There is a putrescence coming from the banks of what Londoners term ‘The City’, an intense odour of disgust suggesting old tricks from the seasoned and the crooked. The resignation this week of Barclay’s CEO Bob Diamond should not have been the bombshell it became but even after years of banking mismanagement, the public has yet to be desensitised to the antics of the bankster.
The former Barclays chief executive, who quit on Tuesday under pressure from the Bank of England and the financial regulator, more or less conceded that Libor, or the London Interbank Offered Rate, had been manipulated by the bank with frequency. Such behaviour has earned Barclays fines from regulators on both sides of the Atlantic in the vicinity of $441 million. Rigging the rate, it seems, was a banking motto.
A spate of resignations have ensued – chairman Marcus Agius, formerly of Lazard, went on Monday, Diamond on Tuesday kept company with chief operating officer Jerry del Missier. For his part, Diamond unconvincingly claimed before the Treasury Select Committee that he had no knowledge of the interest rate fiddling in October 2008.
The ponds of this banking foray were muddied further when it came to light that the artificially lower rates of lending to other banks had been pointed out in advice that came from the Bank of England’s Paul Tucker, who had, it seems, spoken to Diamond in October 2008. Tucker, the Bank’s deputy governor general, explained that ‘senior figures within Whitehall’ felt that Barclay’s Libor rate was simply too high.
The wise crew of Barclays have sought to deflect their actions upon the Bank of England on the one hand, and the desperation born from an economic crisis that ensued in the collapse of Lehman Brothers. Eschewing a government administered bailout package and effective nationalisation, Barclays decided to flirt and ultimately seduce their Qatari and Abu Dhabi investors in gaining their signatures. In Diamond’s words, ‘This was a very, very pressured situation. This was probably the most momentous week in the history of Barclays and the history of financial markets.’
The differences between the Barclays of 320 years ago and the modern beleaguered version could not be greater. It is a story of the banking sector writ large – traditional banking marginalised in favour of speculative-styled investment banking. In 2008, it became a trans-Atlantic investing giant by snapping up the assets of a bankrupt Lehman Brothers (Reuters, Jul 6). The bank had moved inexorably, and aggressively, into the world of debt markets.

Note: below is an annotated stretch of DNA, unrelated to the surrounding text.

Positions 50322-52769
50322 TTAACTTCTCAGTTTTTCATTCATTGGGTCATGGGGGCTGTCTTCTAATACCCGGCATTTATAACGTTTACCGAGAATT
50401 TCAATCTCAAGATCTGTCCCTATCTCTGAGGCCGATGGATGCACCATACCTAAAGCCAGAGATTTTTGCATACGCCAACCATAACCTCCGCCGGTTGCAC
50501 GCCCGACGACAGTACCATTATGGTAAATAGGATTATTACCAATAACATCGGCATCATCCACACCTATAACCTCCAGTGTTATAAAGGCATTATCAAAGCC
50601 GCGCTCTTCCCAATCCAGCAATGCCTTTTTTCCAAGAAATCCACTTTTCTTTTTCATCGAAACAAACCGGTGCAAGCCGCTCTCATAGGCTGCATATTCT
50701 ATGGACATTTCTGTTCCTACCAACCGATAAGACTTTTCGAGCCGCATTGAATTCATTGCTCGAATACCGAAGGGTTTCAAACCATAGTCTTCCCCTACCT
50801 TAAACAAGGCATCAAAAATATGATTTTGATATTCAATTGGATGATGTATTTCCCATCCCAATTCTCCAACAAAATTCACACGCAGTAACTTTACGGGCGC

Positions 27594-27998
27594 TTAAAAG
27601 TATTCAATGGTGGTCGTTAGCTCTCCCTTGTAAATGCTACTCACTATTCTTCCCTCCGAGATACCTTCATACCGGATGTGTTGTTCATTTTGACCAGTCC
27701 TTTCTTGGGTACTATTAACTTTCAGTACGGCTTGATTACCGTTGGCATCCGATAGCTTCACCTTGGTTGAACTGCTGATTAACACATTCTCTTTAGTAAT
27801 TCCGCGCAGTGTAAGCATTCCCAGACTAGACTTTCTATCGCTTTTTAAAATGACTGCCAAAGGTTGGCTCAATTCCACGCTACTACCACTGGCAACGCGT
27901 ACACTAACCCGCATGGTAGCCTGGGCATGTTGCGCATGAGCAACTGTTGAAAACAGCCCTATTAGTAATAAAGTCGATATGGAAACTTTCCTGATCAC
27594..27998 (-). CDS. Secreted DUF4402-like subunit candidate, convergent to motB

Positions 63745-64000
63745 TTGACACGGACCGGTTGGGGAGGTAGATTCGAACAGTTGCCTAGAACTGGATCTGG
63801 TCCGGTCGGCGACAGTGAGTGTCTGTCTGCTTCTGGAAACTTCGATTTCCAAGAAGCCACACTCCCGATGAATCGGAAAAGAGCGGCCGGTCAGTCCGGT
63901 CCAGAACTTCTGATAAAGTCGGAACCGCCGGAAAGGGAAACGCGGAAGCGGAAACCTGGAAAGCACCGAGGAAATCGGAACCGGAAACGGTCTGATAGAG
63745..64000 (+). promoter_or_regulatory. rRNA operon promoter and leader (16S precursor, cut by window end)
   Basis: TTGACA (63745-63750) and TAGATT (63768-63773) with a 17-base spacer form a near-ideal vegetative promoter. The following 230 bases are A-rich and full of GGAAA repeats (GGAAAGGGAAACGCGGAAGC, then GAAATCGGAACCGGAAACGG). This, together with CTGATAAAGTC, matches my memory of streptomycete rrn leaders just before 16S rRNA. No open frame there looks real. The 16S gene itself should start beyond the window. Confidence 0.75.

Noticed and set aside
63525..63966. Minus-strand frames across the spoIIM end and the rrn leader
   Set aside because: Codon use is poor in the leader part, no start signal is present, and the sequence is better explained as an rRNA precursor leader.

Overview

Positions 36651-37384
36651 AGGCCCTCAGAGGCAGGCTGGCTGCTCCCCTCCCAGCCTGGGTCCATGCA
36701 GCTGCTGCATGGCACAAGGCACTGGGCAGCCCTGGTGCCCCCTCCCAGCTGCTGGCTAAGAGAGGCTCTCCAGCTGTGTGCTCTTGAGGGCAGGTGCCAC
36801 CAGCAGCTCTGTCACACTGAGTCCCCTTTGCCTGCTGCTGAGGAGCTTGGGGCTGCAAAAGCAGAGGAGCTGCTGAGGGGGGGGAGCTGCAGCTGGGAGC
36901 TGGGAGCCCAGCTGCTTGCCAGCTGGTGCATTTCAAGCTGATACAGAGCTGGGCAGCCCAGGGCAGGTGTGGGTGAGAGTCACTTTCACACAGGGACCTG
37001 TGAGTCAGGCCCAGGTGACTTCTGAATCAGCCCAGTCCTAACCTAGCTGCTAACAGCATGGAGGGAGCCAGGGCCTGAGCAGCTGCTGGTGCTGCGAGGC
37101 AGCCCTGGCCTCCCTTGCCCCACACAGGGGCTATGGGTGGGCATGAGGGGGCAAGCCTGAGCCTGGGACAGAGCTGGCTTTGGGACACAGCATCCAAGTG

There is no beginning to the manner of what The City will do to preserve its fetid image. Tony Blair’s former advisor Tim Allan has been brought in to soften the lamentable image – and massage the bruised egos of bank managers. Allan, it is worth noting, works for a public relations company that has, on its payroll, such delectable creatures as President Nursultan Nazarbayev of Kazakhstan and Stella Artois. If there is an image to be cleansed for popular consumption you can count on Portland Communication to appear with an oversized brush and a good deal of foundation.
The banksters themselves are disgusted by the political reaction shown towards their proclivities. For them it’s the pot calling the kettle blacker than black. ‘In recent years’, complains Investec’s Ian Gordon, ‘0.5 percent of MPs in the UK have been imprisoned for theft. Many more escaped sanction by agreeing to repay expenses claimed in error, while perjury, perverting the course of justice and spying for the Czech Republic have also proved popular pastimes amongst their predecessors’ (The Independent, Jul 6). Being a bankster, in short, is an onerous burden to bear.
The question is, what will the good British do about it? At the instrumental level, separation of the investment functions and traditional ‘domestic’ functions is being called for. The political will for an independent, judge-led public inquiry, as demanded by Labour, is not there.
Prime Minister David Cameron has opted for a joint committee of MPs and peers to investigate the rate fixing scandal, arguing that it would be speedier than Labour’s more ‘forensic’ option and enable a banking reform Bill to be put together for next year. Little, it seems, will be done. The public, however, are simply readying themselves for another revelation.
Binoy Kampmark was a Commonwealth Scholar at Selwyn College, Cambridge. He lectures at RMIT University, Melbourne. Email: firstname.lastname@example.org